Archives For Augmented Reality

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The design industry’s reigning paradigm is in crisis. It’s time to evolve from human-centered design to humanity-centered design, write Artefact’s Rob Girling and Emilia Palaveeva.

If followed blindly and left unchecked, this cult of designing for the individual can have disastrous long-term consequences. A platform designed to connect becomes an addictive echo chamber with historic consequences (Facebook); an automation system designed to improve safety undermines our ability to seek information and make decisions (the plane autopilot); a way to experience a new destination like a local squeezes lower income residents out of affordable housing (Airbnb). Each of these examples is recognized as a real product or service design feat. Yet by focusing on the individual user alone, we often fail to take into account broader cognitive and social biases. By zeroing in on the short-term impact and benefits of our designs, we spare ourselves asking the really hard question: Are we designing a world we all want to live in today and tomorrow?

 To be agents of positive change, we as designers need to think more broadly about the direct and secondary consequences of our work. We need to be clear-eyed about what we are striving to do and minimize the chances of creating more problems than we are trying to solve. To do that, we need to integrate our discipline with systems thinking, which entails understanding how systems work and evolve over time. This will allow us to anticipate and mitigate the negative longer-term consequences of well-intentioned solutions. As a result, we will be poised to design systems that have minimum negative impact, create and sustain equity, and build on technological advances without disrupting the foundations of society. We have the responsibility to evolve from human-centered design thinkers to humanity-centered designers.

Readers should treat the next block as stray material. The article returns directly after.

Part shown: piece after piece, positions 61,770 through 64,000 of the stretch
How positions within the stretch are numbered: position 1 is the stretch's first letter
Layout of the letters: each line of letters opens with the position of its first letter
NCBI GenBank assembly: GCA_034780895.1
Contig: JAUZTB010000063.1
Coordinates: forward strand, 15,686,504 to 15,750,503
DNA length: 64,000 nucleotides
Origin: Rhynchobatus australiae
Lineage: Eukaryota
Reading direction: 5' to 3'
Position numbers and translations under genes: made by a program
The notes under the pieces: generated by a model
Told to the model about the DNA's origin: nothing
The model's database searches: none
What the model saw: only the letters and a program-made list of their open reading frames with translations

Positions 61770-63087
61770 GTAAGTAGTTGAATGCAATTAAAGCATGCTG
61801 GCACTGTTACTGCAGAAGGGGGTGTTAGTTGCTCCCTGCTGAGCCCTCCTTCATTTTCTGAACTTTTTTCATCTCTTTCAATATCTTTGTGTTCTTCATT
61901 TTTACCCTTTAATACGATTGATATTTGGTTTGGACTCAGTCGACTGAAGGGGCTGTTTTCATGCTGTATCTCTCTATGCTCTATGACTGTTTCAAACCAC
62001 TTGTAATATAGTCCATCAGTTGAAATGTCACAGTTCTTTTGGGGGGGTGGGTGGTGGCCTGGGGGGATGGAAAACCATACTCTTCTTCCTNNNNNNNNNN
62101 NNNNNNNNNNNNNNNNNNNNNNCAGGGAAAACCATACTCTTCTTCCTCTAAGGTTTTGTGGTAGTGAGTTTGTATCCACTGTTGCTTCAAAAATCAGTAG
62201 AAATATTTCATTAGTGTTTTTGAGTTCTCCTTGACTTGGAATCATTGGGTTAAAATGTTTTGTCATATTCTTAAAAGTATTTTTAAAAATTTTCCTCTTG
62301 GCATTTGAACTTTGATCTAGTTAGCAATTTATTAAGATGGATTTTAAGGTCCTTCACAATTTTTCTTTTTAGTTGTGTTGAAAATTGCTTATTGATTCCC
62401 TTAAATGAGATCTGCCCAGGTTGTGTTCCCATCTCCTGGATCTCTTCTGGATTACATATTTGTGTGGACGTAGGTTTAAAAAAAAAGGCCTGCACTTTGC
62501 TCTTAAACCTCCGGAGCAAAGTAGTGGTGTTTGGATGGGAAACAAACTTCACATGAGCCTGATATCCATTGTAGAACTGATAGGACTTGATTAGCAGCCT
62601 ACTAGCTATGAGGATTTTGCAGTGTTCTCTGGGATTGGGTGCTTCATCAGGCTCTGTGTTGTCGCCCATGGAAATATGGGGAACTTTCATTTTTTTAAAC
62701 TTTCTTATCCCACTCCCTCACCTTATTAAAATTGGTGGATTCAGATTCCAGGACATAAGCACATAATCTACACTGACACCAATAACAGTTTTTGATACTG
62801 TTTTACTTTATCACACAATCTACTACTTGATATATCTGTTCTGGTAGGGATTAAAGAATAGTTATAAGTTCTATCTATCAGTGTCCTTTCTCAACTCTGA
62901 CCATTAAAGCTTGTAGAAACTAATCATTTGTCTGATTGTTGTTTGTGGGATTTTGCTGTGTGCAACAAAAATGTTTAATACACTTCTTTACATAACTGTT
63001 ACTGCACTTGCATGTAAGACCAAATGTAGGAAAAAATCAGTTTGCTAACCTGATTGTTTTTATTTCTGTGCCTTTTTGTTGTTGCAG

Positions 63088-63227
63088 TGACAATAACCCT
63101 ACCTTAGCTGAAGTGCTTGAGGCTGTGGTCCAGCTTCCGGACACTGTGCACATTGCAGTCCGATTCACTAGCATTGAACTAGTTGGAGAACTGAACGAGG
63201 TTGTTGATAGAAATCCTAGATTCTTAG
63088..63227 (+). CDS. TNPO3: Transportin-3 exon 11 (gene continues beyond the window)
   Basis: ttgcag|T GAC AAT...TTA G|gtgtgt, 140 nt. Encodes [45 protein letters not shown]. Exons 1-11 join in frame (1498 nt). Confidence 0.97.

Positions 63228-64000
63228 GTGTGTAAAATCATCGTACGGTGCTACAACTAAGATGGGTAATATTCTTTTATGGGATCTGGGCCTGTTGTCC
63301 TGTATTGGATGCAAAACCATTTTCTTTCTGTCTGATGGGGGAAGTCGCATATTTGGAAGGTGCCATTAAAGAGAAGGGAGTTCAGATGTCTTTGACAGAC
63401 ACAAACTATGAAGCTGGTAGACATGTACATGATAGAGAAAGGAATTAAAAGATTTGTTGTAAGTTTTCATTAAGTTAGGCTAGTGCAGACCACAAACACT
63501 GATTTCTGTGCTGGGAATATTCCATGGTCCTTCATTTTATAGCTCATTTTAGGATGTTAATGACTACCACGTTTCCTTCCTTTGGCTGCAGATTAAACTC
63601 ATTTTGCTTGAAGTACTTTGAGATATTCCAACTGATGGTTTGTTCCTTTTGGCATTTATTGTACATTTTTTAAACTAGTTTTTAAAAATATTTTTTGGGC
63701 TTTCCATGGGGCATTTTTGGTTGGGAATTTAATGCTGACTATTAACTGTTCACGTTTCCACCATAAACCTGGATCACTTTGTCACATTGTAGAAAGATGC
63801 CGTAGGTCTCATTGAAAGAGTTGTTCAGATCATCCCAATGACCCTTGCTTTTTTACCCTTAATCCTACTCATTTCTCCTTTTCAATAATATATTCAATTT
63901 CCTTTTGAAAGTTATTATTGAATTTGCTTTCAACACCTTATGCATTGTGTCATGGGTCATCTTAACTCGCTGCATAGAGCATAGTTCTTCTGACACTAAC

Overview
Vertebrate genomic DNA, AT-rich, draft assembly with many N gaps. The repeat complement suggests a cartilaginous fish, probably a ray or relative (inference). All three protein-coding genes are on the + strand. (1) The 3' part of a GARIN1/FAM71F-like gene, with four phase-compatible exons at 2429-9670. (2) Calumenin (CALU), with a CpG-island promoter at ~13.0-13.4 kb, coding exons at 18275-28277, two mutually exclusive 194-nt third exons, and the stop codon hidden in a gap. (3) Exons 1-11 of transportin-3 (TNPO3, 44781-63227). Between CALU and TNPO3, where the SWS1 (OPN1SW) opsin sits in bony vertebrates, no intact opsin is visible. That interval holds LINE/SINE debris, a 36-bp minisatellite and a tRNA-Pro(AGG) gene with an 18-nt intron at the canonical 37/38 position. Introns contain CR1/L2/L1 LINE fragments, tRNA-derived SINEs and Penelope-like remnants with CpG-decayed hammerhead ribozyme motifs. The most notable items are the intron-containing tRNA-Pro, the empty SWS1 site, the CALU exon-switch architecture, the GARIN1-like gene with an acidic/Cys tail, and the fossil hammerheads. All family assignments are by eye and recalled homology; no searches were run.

Great Wave Data

January 16, 2018

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With augmented reality (AR) and virtual reality (VR) becoming the next computing platforms, app developers have been increasingly focused on building AR and VR apps.

One of the companies that aim to be on the cutting edge of Analytics VR and AR app development is GREAT WAVE. By helping people understand and analyze data more quickly, such a tool could provide richer, more insightful experiences than the ones derived from paper and screens. Studies conducted by researchers at Stanford and by the neuroscience and analytics team of the AR developers META (in conjunction with Accenture) demonstrate how the use of 3D information could amplify people’s efficiency and ability to focus on tasks.

Have a look at the video of GREAT WAVE:

 

2D vs 3D

October 8, 2017

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Given the lack of studies that have systematically examined the perceptual cues that our brains use to rapidly process procedural tasks – META decided to partner with Accenture Labs on a pilot study examining the use of perceptual cues in AR. More specifically, they wanted to measure the effect an additional perceptual cue (motion) would have on the time it takes to complete a procedural task. The team operated under the hypothesis that integrating both stereo and motion perceptual cues could further reduce the limitations of 2D instructions – ultimately enabling people to more quickly complete a procedural task.

At this year’s Bay to Breakers pre-race expo, the colorful annual footrace in San Francisco (California), the team of Meta and Accenture researchers set up the procedural task of assembling a physical lighthouse Lego set.